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Tag Archives: Mr Gresty

Double Vision Exhibition for the Thirsty and Illiterate

Pubs across the country are often named after animals, trade tools and even reference the alcoholic elements of the drinks they serve.

In the past, found objects, such as an old boot or copper kettle were hung above the public house have also been known to act as a sign. So there was no problem for those who couldn’t read or were too drunk to see the establishment before them.

It's a boot

It’s a boot

Celebrating the art of the pub sign, painters, printers and illustrators have each created their own to be displayed in an exhibition at The Lauriston, Victoria Park Road.

With typography being a core element to the design, artists who were up for the challenge answered the Double Vision brief put out by curator, Mr Gresty.

Double Vision Exhibition_5

Mr Gresty said: “The target of Double Vision is to create a strong image that brings together two things that a thirsty and illiterate onlooker could identify.”

The sixteen artists selected did not only have to be “creative minded” but also had to have a sense of humour.

Double Vision Exhibition_2

One such artist, VJ Von, has created a piece called The Cock and The Pussy. Designed in true, British pub-sign style she playfully uses the famous image of the “Grumpy Cat” that went viral on the internet. Von believes art is a game, and an essential part of her practise is having fun and exploring.

The Grumpy Cat hates the pub

The Grumpy Cat hates the pub

Von said the Double Vision brief was very close to her heart.

She said: “I love fun art with a hint of cheekiness and irony and British Pub signs offer a best formula for a great piece of art.

“I think I just want people to have fun – that’s why we go to the pub, don’t we?”

Double Vision Exhibition_6

Another artist, Dylan White, works in animation and currently supervises post production on a children’s show.

White’s piece, Black + Tan references the traditional 50/50 mix of pale ale and stout, which he thought fitting for the brief. It’s also personal, as White said his Irish relatives told him “awful tales” about the stuff.

Mr Gresty, who has been putting on LHR exhibitions since 2013, works with artists who he admires and by showing their work in the pubs, hopes to raise their profile.

Double Vision Exhibition_4 (1)

A keen collector of objects, Gresty said he hopes the viewer look upon the work in the exhibition, as he does when he looks at his badges and rulers he keeps at home.

He said: “What interests me most in a collection is the comparisons and contrasts of the solutions of creative minds.”

Double Vision opens 7th March and runs until May. For more information see the Facebook page.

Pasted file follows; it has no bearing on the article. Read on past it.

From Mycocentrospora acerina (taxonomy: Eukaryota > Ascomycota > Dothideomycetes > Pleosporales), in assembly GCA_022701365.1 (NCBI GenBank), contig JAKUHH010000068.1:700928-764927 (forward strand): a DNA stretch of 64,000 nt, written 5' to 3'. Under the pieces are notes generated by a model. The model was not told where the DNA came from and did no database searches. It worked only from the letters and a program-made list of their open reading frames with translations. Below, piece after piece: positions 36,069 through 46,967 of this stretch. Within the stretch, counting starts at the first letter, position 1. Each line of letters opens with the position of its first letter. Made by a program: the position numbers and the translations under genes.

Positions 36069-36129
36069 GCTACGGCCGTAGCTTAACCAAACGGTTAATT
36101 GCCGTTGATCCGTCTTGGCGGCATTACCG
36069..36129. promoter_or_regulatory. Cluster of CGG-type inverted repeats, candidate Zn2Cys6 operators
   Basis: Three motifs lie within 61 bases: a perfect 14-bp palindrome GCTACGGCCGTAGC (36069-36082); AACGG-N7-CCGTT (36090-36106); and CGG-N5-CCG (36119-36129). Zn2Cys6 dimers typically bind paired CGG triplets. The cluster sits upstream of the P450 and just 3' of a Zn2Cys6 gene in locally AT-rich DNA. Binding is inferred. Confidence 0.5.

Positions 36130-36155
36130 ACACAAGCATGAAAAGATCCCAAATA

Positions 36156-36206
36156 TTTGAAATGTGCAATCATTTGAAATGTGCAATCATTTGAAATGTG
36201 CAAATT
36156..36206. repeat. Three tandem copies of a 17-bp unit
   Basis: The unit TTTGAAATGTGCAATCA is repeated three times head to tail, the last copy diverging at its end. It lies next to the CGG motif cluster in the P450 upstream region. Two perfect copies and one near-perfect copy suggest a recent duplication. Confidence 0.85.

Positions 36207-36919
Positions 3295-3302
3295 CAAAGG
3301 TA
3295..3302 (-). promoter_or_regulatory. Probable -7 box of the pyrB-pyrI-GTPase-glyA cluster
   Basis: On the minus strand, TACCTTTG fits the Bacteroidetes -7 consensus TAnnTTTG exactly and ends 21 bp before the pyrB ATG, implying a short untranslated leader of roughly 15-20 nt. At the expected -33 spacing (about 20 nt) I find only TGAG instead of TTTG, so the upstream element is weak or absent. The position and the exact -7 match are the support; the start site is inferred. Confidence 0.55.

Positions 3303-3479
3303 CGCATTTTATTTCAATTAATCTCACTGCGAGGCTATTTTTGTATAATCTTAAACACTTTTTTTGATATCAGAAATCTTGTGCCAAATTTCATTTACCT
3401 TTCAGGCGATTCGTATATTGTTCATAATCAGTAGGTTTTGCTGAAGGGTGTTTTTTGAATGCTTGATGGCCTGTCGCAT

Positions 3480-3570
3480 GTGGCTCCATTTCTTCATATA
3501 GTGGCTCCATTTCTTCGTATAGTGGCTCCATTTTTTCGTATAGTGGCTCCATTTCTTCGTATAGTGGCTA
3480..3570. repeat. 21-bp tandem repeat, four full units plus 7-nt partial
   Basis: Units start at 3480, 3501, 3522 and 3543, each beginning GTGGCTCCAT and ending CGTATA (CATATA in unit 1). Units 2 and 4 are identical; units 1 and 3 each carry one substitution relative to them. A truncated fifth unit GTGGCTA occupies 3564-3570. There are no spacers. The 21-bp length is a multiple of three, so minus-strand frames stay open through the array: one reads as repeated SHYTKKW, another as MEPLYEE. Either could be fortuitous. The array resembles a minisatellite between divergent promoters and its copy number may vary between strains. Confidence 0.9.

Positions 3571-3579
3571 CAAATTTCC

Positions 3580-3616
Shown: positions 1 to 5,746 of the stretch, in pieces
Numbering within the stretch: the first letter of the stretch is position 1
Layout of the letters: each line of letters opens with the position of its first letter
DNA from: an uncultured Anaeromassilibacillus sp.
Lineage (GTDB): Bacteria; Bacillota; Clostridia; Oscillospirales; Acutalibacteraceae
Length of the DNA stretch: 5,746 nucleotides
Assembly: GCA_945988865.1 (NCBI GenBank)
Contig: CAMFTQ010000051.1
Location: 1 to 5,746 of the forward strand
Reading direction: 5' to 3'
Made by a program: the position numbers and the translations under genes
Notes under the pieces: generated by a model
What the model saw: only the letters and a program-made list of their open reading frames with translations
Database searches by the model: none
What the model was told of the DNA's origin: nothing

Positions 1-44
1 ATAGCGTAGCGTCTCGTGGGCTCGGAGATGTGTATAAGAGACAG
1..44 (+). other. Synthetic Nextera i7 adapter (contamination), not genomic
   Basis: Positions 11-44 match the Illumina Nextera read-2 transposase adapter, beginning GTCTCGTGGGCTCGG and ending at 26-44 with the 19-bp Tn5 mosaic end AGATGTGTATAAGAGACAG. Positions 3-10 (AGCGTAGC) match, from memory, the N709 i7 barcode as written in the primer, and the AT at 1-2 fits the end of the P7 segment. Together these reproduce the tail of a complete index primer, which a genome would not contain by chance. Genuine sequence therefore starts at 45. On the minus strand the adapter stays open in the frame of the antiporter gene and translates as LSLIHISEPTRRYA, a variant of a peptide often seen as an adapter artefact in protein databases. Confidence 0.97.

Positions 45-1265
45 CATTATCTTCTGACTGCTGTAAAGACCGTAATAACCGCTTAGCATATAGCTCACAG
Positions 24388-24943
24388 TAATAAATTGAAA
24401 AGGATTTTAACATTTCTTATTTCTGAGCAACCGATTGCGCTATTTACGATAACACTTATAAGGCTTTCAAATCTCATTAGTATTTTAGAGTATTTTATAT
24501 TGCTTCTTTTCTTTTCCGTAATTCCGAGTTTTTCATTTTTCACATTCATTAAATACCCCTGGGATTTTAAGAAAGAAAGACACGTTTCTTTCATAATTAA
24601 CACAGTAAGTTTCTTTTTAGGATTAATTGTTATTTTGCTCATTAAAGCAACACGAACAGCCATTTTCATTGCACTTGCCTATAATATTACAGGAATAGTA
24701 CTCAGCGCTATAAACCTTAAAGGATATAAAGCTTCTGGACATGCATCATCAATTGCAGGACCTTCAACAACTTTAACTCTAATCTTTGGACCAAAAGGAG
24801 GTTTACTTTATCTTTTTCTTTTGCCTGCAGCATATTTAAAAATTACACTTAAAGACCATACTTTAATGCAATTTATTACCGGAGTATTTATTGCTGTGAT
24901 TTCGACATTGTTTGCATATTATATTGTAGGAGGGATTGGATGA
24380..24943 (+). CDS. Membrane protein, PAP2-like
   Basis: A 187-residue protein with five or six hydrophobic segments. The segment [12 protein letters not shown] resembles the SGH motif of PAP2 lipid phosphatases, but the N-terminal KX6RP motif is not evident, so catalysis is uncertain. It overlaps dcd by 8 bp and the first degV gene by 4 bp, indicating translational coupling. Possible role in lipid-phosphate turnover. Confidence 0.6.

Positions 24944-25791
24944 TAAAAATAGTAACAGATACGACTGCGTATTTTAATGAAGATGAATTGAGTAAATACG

Painting The Way To Men’s Health

Every Movember, men across the world stop shaving and let their top lip whiskers grow wild to raise funds and awareness for prostate cancer and men’s health.

But what happens if you can’t grow a moustache?

The buy-a-beard.  For the hirsutely challenged

The buy-a-beard. For the hirsutely challenged.

For illustrator, Ben Rix, 25, the jostling jibes from friends about his inability to grow a “sponsor worthy moustache” was enough to put down the ‘tache comb and pick up a paint brush.

The Movember Series is made up of watercolour portraits of iconic musicians, all of whom are well known for their moustaches.

You wanna be in my Movember gang?

You wanna be in my Movember gang?

Paintings of Freddy Mercury, Lional Ritchie and Carlos Santana all feature in the show at The Lauriston, Victoria Park Road and Rix said: “I think I may already have a buyer for Lionel!”

One of the most significant pieces in the exhibition is a portrait of Frank Zappa who died of prostate cancer in 1993.

Frank Zappa, the man with the mo

Frank Zappa. The man with the mo.

Ben is also open to ideas for those who want a bespoke watercolour mo-mento.

“I am also taking requests for Movember portraits so if people want to commemorate their tash or have a hairy lipped icon painted they can get in touch and cash from the sales will go towards the cause.”

Although Rix works in different mediums from large scale murals to animation, he chose a different style for this series.

Freddy Mercury.  He knew what he was doing

Freddy Mercury. He knew what he was doing

“I chose portraiture as I find it stirs great emotional reactions in people which is very heart warming and gives huge purpose to my art.”

Rix’s Movember Series was started last year, and despite a great response, a lack of exhibition space meant that there was no platform for sales.

But thanks to spotting an advert in his local pub, Ben got in touch with Mr Gresty, a designer and curator who comes up with creative briefs, inviting artists to get involved with the opportunity to hold their own exhibition.

Carlos Santana.  Mexi-mo

Carlos Santana. Mexi-mo.

Mr Gresty said: “When I first saw Ben’s portraits I was blown away, it was a double take moment, you can be fooled into thinking they are photographs.”

The exhibition also features eight portraits of Rix’s close friends but as the show ran into Movember, Mr Gresty asked if he could include his Movember paintings.

“It all made sense!” he said.

Lionel Richie.  Is is mo, you're looking for?

Lionel Richie. Is is mo, you’re looking for?

For Rix, painting his moustached icons turned out to be far easier than growing a moustache himself.

“The Movember paintings didn’t prove too difficult to execute, just a lot of meticulous layering and fine brush work, especially on the tash!”

The exhibition continues until 15 November
The Lauriston
162 Victoria Park Rd
To submit your own commissioned moustache icon painting see Ben Rix’s website
For more about Mr Gresty’s art projects see the website